Trying to Save Part of Edward Hopper’s New YorkWhen much of Greenwich Village was landmarked in 1969, the low-rise sprawl of humble Italian-immigrant groceries and tenements southeast of the neighborhood, along Sullivan and Thompson streets and even Seventh Avenue South, didn’t make it inside the designated historic safety zone. The area, while not full of great monuments, has its own quiet claims on history. The artist Edward Hopper lived there most of his life, and his paintings like Early Sunday Morning were set there. On December 10, the Greenwich Village Society for Historic Preservation and the local community board convened more than 100 people inside Our Lady of Pompeii Church to figure out how to get the city to landmark the area to keep its Hopperness intact. GVSHP’s Andrew Berman points out that it’s filled with gems like Macdougal Street’s Provincetown Playhouse, which launched Eugene O’Neill, and a nearby rowhouse where Louisa May Alcott may have worked on Little Women. Parts of the façade are all that remains of Edgar Allan Poe’s house on West 3rd, which NYU subsumed into a big new building, raising alarms.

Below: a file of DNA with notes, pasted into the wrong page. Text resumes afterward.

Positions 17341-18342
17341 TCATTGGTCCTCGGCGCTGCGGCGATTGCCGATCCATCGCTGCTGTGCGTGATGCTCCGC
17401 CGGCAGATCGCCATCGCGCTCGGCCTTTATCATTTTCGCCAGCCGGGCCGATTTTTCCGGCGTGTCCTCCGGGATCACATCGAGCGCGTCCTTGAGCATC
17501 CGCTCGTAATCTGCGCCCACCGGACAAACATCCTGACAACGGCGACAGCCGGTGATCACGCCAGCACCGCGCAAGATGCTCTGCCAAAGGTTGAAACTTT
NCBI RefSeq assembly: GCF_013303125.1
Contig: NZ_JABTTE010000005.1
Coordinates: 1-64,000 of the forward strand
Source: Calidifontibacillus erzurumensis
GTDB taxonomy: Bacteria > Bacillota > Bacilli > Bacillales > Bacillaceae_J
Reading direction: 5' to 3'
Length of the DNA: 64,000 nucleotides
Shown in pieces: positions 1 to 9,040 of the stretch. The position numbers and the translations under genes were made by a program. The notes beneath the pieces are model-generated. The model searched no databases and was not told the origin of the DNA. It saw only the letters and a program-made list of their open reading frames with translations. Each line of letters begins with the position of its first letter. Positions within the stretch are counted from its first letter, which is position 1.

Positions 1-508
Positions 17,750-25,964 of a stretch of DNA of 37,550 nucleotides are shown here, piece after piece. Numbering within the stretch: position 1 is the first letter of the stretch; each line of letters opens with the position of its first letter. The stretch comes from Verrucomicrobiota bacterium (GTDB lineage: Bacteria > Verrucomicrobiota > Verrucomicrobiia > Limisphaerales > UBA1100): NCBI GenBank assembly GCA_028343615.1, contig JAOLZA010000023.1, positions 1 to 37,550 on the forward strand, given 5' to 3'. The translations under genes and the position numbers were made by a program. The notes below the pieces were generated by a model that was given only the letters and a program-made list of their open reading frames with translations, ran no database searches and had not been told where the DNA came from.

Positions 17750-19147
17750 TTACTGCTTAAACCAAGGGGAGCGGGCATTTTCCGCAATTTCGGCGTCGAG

Indie Rockers Losing Death Grip on WilliamsburgBoerum Hill: Atlantic Yards’ next sin? Illuminated billboards that are fifteen stories tall. [Gowanus Lounge]
Chelsea: The High Line might not make it north of 30th Street after all. [Blog Chelsea]
Park Slope: Park Slope Towers is really a dorm, not a condo building. [Curbed]
Upper East Side: Meet the Gael Pub Quizmaster, David Jacobson. [Upper East Side Informer]
West Village: On Saturday, join the memorial ride for Eric Ng, a 22-year-old bicyclist who was killed December 1 by a drunk driver on the West Side bike path. [onNYturf]
Williamsburg: Parks Department placates angry residents by promising to diversify McCarren Park Pool concerts with Colombian and Polish music. [Brooklyn Downtown Star via Brooklyn Record]